“I could literally have owned my home by now.”

Carter
Smoked for 15 years, Tobacco-free for 20 years
20 Years Tobacco-free
Carter, a former tobacco user, shares his quitting story

In Their Own Words...

My Story

“Growing up in Kentucky, smoking was just all around us all the time. My grandparents were tobacco farmers, on my father’s side. All of my aunts and uncles on both sides pretty much smoked. It was, you know, around us all the time.

So, the first time I remember having a cigarette was, I was 18 years old. And my older brother and his friends were having a cigarette, and I decided I must partake as well. Then I remember immediately getting sick, at the time. But I wasn’t a quitter, so I stuck with it then. And by the time I was in college, I was a full-time smoker.

I was in music and theatre, so it was, smoking was part of the culture too, in the entertainment industry, back then. It was very, I think, glamorized. You know, I mean, something that I really kind of did enjoy. I liked the culture. You know, that was just the norm. I would go to rehearsal, I would have my cigarette when I wake up, you have one after every meal. You know, every break you could get. And so, you know, that was my stress release. That was a way that you could unwind. And if I didn’t, I remember just being irritable, upset, agitated, until you know, I was like, 'I need to get this.' And that was my routine for a while. I mean I was never without them.

One thing that made me kind of rethink it was my uncle was diagnosed with lung cancer. And he was gone within six weeks. After my uncle Tim passed away, my grandfather was diagnosed with lung cancer as well. And same thing. Six weeks. All the males on my mom’s side of the family were gone within, you know, a two/three-year period. It was really frightening. I can hear that kind of cough, you know, that rattle. And that was heartbreaking. Heartbreaking seeing somebody that I love just waste away in such a short amount of time.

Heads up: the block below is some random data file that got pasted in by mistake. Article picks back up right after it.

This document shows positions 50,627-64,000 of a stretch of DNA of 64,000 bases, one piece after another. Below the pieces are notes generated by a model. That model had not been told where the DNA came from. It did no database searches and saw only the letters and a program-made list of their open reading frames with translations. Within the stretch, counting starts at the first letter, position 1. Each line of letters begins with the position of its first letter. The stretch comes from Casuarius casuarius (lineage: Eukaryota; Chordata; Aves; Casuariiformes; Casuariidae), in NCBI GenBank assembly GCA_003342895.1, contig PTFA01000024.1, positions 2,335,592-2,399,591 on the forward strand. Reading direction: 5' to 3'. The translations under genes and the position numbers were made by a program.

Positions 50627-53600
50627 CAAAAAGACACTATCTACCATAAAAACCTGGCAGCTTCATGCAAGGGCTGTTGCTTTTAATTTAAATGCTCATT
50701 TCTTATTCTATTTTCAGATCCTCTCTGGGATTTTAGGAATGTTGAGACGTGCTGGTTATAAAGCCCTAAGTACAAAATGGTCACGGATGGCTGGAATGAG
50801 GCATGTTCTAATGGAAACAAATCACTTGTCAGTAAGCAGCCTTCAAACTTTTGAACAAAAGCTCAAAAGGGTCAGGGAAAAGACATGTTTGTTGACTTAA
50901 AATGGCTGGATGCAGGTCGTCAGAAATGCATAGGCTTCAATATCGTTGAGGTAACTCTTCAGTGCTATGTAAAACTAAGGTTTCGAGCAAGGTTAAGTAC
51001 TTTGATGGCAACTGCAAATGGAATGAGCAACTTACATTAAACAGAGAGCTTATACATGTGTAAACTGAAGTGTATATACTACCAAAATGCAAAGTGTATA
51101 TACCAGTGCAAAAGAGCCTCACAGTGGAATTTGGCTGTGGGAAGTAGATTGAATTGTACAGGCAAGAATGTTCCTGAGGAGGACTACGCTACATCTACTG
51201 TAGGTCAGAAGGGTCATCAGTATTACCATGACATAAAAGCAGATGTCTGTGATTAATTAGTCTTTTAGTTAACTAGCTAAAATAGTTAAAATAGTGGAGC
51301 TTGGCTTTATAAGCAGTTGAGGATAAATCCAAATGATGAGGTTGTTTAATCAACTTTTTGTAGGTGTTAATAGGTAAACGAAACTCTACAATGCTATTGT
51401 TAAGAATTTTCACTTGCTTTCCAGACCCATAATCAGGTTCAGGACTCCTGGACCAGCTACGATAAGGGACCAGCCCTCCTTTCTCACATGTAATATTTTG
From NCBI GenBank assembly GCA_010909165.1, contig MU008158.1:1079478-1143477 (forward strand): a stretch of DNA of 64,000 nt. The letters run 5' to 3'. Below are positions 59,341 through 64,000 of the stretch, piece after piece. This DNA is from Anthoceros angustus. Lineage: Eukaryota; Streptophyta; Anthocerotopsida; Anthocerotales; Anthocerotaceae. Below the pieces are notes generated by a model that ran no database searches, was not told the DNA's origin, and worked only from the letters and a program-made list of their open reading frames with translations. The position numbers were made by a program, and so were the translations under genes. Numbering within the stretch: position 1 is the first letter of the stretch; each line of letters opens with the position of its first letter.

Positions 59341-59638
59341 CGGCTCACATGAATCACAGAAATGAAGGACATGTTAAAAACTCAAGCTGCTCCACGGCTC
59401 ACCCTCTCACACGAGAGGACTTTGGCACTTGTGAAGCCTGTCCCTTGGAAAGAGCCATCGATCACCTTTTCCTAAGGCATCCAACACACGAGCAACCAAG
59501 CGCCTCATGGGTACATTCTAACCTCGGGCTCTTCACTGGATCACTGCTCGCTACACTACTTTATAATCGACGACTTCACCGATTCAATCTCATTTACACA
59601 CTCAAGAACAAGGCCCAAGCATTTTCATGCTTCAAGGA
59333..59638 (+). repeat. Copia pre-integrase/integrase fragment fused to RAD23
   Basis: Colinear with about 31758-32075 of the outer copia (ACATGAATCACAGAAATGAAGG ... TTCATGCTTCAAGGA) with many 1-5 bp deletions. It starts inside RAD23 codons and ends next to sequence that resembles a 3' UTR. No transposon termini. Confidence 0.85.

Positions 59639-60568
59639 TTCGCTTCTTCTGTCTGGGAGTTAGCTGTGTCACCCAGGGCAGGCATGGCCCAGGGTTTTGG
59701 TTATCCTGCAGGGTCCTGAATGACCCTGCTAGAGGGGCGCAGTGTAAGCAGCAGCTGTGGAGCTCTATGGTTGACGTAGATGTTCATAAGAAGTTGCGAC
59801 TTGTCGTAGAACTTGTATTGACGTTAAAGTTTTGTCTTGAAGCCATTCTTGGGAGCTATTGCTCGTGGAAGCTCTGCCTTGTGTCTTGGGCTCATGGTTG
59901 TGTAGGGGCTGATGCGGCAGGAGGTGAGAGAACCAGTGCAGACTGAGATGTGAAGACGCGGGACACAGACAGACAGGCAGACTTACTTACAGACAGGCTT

Watching my mother kind of take care of him was really hard. It wasn’t fun anymore. It wasn’t the cool thing to do anymore, and I kind of had a heart-to-heart talk with my mother, just really wanting to commit to overall health for everybody in our family. And that really stuck. I really respected that.

I started to cut back a little at a time. Obviously the first several months was very challenging. And then it started to happen. Like one day turned to two, and then the two days turn into a week, and then it was the further I got away from it, you know the smoke was definitely clearing. And I was able to kind of transition a lot of that creative energy into a lot of my passions that I still love to do. And my performing became better. My singing became better at the time.

When I think about the amount of money that I spent on packs and cartons and cartons of cigarettes, you know. And I’m like, 'I could literally have owned my home by now.'

Having a resource like this is remarkable. That you have a place where you can go to talk to people. Professional people, and also people with their own testimonies. And I think having something like that is life changing.

I think the thing that I would tell people is to never be afraid to ask for help. I regret feeling like I had to do things on my own. Because there’s a certain amount of shame attached to it, you know. There are people that will help you, and they’ll listen, and they’ll help you get through the tough times when you want to fall back. If you’re just willing to take a step and reach out, then I think that you will have success. Absolutely.”

Related Resources

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